Regardless of how relaxed your office may be, there are certain topics you should refrain from discussing during work hours.
While sharing too many personal details might help you bond with co-workers, it can also harm your professional reputation.
After all, there are probably things you wouldn’t want your managers to know, right?
Especially if being too open leads to a chat with the nice HR people.
Here are 11 things smart people never reveal about themselves at work.
Sometimes, biting your tongue might actually improve your career prospects.
1) Their political/religious beliefs
There’s a popular saying that you should never discuss politics, religion, and money in polite society.
While we’ll cover the latter in a minute, the first two should be self-explanatory.
Workplaces often consist of people from various cultural, religious, and political backgrounds.
If you express strong political or religious beliefs, you risk alienating or offending colleagues who hold different views.
In the long run, this can lead to division within the team, making your life at the office considerably more unpleasant.
Moreover, inclusivity and diversity are priorities for many organizations, and it might even be against your company’s policies to bring up topics that can affect morale.
As we all know, discussing these two hot topics can escalate into conflict quicker than it takes a corrupt politician to find their moral compass in a haystack.
Consider yourself warned.
2) Their controversial opinions
Similarly, your controversial opinions should be reserved for your closest friends and secret Reddit accounts.
Like with politics and religion, sharing a controversial opinion can cause discomfort among colleagues, potentially affecting teamwork.
I’m not suggesting that you can’t say you didn’t like a movie everyone in the office did or that you think the food you ordered for lunch was abysmal.
I’m talking more along the lines of anything that has to do with climate change, the economy, immigration, gender/sexuality, and so on.
You get the idea.
3) Their finances
And there you have it: money.
I don’t know about your social circle, but every time the subject of money comes up when I’m out and about, people get uncomfortable.
Financial information is typically considered private.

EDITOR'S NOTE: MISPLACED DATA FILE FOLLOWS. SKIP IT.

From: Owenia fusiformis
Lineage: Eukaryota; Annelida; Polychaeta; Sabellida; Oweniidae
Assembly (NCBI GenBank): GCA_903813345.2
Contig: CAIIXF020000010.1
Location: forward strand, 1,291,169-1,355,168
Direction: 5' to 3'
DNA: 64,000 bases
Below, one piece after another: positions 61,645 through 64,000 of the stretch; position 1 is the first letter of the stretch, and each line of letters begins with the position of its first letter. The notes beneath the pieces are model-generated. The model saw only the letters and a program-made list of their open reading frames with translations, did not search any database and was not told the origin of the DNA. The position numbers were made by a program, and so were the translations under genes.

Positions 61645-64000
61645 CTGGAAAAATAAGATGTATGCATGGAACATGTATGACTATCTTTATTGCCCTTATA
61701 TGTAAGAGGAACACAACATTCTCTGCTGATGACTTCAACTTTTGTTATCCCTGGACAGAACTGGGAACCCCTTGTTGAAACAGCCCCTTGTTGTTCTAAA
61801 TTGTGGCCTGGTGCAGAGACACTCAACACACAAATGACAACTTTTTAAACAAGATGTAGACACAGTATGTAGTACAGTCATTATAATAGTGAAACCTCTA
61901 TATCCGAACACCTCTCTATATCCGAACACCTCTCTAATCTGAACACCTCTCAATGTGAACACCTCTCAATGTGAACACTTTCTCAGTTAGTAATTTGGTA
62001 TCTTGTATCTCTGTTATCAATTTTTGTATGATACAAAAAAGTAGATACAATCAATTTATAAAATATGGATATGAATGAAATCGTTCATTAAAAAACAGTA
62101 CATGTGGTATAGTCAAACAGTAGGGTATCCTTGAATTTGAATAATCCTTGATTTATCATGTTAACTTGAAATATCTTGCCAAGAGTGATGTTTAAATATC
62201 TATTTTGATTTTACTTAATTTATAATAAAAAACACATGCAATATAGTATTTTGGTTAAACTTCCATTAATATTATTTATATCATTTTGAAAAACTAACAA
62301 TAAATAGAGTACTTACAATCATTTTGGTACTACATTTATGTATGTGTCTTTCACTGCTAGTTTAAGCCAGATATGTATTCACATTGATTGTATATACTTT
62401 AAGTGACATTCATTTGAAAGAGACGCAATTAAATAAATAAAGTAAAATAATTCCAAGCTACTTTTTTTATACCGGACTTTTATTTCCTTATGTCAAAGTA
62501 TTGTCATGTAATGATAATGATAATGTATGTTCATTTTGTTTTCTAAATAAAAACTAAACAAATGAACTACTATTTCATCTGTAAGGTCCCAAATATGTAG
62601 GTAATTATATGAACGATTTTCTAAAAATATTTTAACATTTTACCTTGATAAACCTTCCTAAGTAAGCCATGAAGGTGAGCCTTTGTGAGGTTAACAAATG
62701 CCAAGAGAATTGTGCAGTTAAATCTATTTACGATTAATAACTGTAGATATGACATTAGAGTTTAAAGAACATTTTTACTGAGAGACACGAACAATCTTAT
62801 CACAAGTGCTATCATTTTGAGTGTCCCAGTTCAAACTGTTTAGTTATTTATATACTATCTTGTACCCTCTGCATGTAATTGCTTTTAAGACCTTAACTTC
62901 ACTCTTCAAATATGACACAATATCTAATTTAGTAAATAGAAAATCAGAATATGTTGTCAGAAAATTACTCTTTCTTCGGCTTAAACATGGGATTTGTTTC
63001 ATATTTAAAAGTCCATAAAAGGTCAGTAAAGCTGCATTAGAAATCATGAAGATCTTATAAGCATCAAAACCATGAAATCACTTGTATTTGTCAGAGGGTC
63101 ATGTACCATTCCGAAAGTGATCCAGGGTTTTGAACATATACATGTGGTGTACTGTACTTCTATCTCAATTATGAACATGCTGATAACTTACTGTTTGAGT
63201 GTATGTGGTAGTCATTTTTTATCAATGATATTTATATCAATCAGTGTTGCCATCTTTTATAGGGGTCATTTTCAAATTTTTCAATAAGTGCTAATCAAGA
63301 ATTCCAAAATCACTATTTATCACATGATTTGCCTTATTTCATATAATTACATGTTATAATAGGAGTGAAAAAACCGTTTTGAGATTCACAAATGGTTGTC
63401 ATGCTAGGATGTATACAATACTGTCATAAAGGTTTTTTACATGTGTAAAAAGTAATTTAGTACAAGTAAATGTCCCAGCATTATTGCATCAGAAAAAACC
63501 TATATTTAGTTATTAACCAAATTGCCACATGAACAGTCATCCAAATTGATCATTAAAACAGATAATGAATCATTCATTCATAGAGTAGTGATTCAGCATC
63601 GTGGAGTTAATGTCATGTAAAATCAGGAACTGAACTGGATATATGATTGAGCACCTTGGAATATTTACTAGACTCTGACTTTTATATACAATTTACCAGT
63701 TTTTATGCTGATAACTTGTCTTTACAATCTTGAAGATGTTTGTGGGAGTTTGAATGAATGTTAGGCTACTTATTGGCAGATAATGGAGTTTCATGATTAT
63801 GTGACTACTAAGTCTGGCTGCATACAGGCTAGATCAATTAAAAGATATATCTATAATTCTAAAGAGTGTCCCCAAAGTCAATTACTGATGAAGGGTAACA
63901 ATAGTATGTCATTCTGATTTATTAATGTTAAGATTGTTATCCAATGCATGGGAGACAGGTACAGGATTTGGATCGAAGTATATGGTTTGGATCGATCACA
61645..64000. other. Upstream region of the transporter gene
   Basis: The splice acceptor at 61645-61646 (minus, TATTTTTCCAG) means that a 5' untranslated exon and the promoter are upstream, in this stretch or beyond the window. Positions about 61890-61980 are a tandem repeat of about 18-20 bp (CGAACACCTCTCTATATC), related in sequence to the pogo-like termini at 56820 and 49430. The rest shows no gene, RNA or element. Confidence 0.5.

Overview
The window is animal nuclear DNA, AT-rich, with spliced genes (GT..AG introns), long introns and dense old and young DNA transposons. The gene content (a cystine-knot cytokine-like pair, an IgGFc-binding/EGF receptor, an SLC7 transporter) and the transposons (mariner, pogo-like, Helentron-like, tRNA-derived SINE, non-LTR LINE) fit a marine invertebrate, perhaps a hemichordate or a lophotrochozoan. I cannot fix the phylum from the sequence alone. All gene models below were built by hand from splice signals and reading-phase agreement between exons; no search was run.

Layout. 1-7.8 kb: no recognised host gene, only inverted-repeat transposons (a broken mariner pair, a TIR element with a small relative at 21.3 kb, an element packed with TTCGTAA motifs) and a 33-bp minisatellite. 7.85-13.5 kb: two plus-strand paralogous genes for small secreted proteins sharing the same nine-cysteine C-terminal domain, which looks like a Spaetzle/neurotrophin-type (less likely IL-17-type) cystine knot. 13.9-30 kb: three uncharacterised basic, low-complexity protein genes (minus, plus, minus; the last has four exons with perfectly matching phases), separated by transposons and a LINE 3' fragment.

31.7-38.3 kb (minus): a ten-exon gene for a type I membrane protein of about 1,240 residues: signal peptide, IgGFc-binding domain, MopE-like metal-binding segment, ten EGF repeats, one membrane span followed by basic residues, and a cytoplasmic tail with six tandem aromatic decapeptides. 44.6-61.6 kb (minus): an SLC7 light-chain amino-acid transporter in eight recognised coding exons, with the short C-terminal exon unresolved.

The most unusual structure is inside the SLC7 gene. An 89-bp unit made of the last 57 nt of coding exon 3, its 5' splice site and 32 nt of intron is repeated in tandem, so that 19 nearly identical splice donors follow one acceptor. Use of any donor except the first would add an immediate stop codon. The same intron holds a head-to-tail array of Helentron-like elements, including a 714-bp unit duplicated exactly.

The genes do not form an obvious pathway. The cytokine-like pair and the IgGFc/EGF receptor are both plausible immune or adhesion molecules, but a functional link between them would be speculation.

While there has been talk lately about the importance of sharing how much you make in the context of pay transparency, the subject is still considered taboo in many organizations.
Generally speaking, not a lot of good can come from asking a colleague how much they earn or from opening up about your own salary.
Additionally, smart people don’t disclose much about their net worth or financial difficulties.
To use HR language, colleagues who find out about disparities in pay or financial status may breed resentment, negatively affecting workplace relationships.
All in all, mum’s the word as far as money is concerned.
4) Details about their intimate lives
As it usually happens, there are always exceptions with these lists.
For instance, I used to work as a journalist for a few years.
The schedule was hectic, the hours were long, my co-workers became like a second family.
There’s not much we didn’t talk about. Given the nature of the work, chats about politics, religion, or money were common occurrences.
But not even during our longest days did we end up sharing overly intimate details.
Sure, we knew who was dating who and who was having problems at home (journalists are some of the most gossipy people in the universe).
However, we never knew what goes on in the bedroom, if you catch my drift.
Some things should stay private – and your sex life definitely falls within those lines.
5) Health/personal problems
You won’t hear a smart person discuss health or personal problems at work.
First off, sharing personal issues can detract from the professionalism of the workplace and be distracting for both you and your colleagues.
Furthermore, your colleagues might find these reveals awkward, which is probably not what you intended in the first place.
There are times when you need to disclose a medical condition, like if you need special accommodations or if it may impact the safety of others.